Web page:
Public urged to track 'nurdles' on Scotland's beaches

By David Miller
BBC Scotland environment correspondent

Media caption,
Public urged to help track spread of "nurdles" on Scotland's shores.

The public are being urged to help track the spread of tiny plastic pellets known as "nurdles" on Scotland's beaches.

There are concerns about the impact the pellets have on seabirds and the marine environment.

The puffin is believed to be one of the species most at risk.

The coloured pellets are the building blocks of the plastics industry and are used to manufacture a wide range of everyday products.

The size of a lentil, they are easily spilled and washed away.

Environmental campaigners are calling on the industry to do more to prevent nurdles ending up in the sea.

Scottish companies say they are already responding to the challenge.

Image caption,
Experts believe about 15% of puffins have some plastic inside them

The Brand-Rex factory in Glenrothes, which manufactures data cables, uses billions of the pellets every week.

The factory's drains have filters installed and spillages are carefully swept up.

Operations manager Paul Richardson said: "I like to spend a lot of time outdoors, whether that be in the hills or at the beach, so for me it's a good cause to take on board.

"But as a business, it's also very important to us."

The pellets are transported around the country by the lorry load.

'Beautiful beaches'

They may be manufactured in Scotland or shipped in from abroad.

Grangemouth is at the heart of Scotland's trade in plastic pellets.

Industrial giant INEOS says it is working to ensure "zero pellet loss" because it's good for the environment and its business.

Local haulier, Iain Mitchell, is also aware of the damage lost shipments of nurdles can cause.

He told BBC Scotland: "It makes me feel pretty sad as a Scotsman that some of these beautiful beaches that we have around our coastline are spoiled with the pellets.

"It's horrendous. It really is."

Image caption,
People who pick up nurdles from beaches are advised to wear gloves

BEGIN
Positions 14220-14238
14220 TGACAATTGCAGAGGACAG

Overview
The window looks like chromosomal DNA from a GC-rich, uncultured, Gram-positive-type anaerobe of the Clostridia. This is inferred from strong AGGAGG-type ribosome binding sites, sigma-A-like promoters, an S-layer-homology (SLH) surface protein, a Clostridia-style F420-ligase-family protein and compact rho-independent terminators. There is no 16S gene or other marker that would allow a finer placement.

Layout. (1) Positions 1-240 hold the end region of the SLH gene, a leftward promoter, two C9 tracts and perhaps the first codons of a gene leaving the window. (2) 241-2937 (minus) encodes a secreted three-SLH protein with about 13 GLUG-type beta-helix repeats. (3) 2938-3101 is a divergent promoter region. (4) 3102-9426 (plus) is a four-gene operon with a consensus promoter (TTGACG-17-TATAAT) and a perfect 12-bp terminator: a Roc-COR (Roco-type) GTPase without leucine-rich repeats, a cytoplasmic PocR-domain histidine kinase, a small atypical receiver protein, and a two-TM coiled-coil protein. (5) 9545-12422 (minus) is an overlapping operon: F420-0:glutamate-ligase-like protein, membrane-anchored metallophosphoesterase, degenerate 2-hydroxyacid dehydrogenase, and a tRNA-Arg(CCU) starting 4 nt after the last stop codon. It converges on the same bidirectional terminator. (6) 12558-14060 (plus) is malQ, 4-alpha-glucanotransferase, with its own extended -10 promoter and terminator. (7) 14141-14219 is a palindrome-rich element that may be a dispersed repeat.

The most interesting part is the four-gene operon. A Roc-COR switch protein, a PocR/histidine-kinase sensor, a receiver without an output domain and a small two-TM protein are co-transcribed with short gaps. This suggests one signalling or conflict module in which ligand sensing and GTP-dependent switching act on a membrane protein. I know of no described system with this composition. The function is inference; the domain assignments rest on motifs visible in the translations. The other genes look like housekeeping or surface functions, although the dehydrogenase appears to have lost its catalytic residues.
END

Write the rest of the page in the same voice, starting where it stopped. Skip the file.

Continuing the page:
Analysis by BBC Scotland environment correspondent David Miller

Once you know what you're looking for, you may find yourself stumbling across nurdles when you least expect it.

I have spotted them on the beaches of the Clyde and the Forth, but reports regularly come in from more isolated stretches of coastline.

They may be tiny but they're contributing to a big problem.

The news that around 15% of puffins have plastics in their bodies will come as a surprise to many.

And there are other worries too.

The pellets attract and concentrate background pollutants and should be handled with care.

That is why gloves are recommended for anyone collecting nurdles from the beach.

Work to assess the impact of the pellets, and other plastics, on the human food chain is continuing.

We can't do much about the pellets which have already been lost, but simple changes could make a big difference.

That's why the plastic industry is promoting Operation Cleansweep.

A brush and a shovel may prove to be the most effective way of preventing spilled nurdles ending up in our seas and on our beaches.

Heightened awareness of the problem is leading to changes in working practices.

But the industry acknowledges there is a problem and is funding research into the impact of plastics on our marine environment.

Kim Christiansen of Plastics Europe said: "What exactly happens out in the environment is not fully known yet.

"This is why we work with scientists under the UN environment programme, financing their work to look into the fate and the sources of plastics in the oceans".

In the Firth of Forth, important seabird colonies on the Bass Rock and the Isle of May are close to shipping lanes and only a few miles from major industrial sites.

Image caption,
Industrial giant INEOS says it is working to ensure "zero pellet loss"

Mark Newell of the Centre for Ecology and Hydrology studies the impact of plastics on seabirds.

He said: "We've looked at the stomach content of puffins and found that maybe about 15% of puffins will have some plastic within them.

"Certainly, these very small plastic pellets are a bigger problem for something like a puffin than the larger plastic items that will affect some of the other species."

Reports from volunteers across Scotland, and beyond, are being used by the environmental charity, Fidra, to build up a detailed picture of the problem.

Dr Madeleine Berg, of Fidra, said: "It helps us build up an evidence base and collect data to really show industry that there is a problem on our beaches.

"So if you're on your beach, just keep telling us about any nurdles you find and we'll be really interested to hear and it'll help to contribute to solving the problem."

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